News and Views

G is for Getting Diagnosed

The diagnostic process can be stressful or simple, and it varies from clinician to clinician.

It can be as simple as an interview or as complicated as complete neuropsychological testing.

It can be as easy as describing your difficulties in detail to the first clinician you see or as difficult as explaining yourself fifty times to as many clinicians.

The reasons you might be denied a diagnosis are many.

  • You might be (or appear to be) female.
  • You might be a person of colour.
  • You might be autistic.
  • You might have other psychiatric diagnoses already.
  • You might get (or have gotten) good grades in school.
  • You might be Predominantly Inattentive, rather than Predominantly Hyperactive/Impulsive.
  • You might be poor.
  • You might have parents who don’t believe in ADHD.
  • You might have parents who don’t want you labelled.
  • You might have parents who don’t want to deal with the stigma of having a child who has “something wrong with them.”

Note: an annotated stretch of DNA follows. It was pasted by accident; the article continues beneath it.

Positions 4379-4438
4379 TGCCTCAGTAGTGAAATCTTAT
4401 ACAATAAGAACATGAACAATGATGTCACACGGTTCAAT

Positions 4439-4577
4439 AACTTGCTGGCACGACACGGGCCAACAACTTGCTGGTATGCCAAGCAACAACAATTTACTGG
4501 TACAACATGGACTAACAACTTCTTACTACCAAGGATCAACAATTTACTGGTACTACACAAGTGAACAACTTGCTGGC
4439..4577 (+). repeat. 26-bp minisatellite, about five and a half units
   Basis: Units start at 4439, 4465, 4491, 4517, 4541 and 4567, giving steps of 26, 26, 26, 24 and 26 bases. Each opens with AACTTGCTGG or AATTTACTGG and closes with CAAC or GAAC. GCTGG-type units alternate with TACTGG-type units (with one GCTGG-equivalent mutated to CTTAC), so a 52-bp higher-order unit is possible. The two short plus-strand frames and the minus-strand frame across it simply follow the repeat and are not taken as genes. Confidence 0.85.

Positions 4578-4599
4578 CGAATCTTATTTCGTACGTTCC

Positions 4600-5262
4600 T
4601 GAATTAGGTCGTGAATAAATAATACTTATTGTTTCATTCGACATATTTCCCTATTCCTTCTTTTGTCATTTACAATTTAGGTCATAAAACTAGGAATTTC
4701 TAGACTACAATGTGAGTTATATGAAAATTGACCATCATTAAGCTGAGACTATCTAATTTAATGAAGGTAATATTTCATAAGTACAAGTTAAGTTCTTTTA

And that is just a partial list (and the most common ones I see).

The choice to try to obtain a diagnosis is not simple. There are a lot of factors to consider, from how the diagnosis might benefit or hinder you, to your history with psychiatric professionals, to your financial means.

It’s okay to get a formal diagnosis if you just want to know for yourself that you aren’t imagining things, and there’s a real reason why you struggle with so many things.

It’s okay to avoid a formal diagnosis if you have a history of trauma at the hands of medical and/or psychiatric professionals.

It’s okay to get a formal diagnosis if you aren’t struggling as much as someone else.

It’s okay to avoid a formal diagnosis if you can’t afford it and can’t access funding to pay for it.

It’s okay to get a formal diagnosis if you think treatment will help you better manage your life.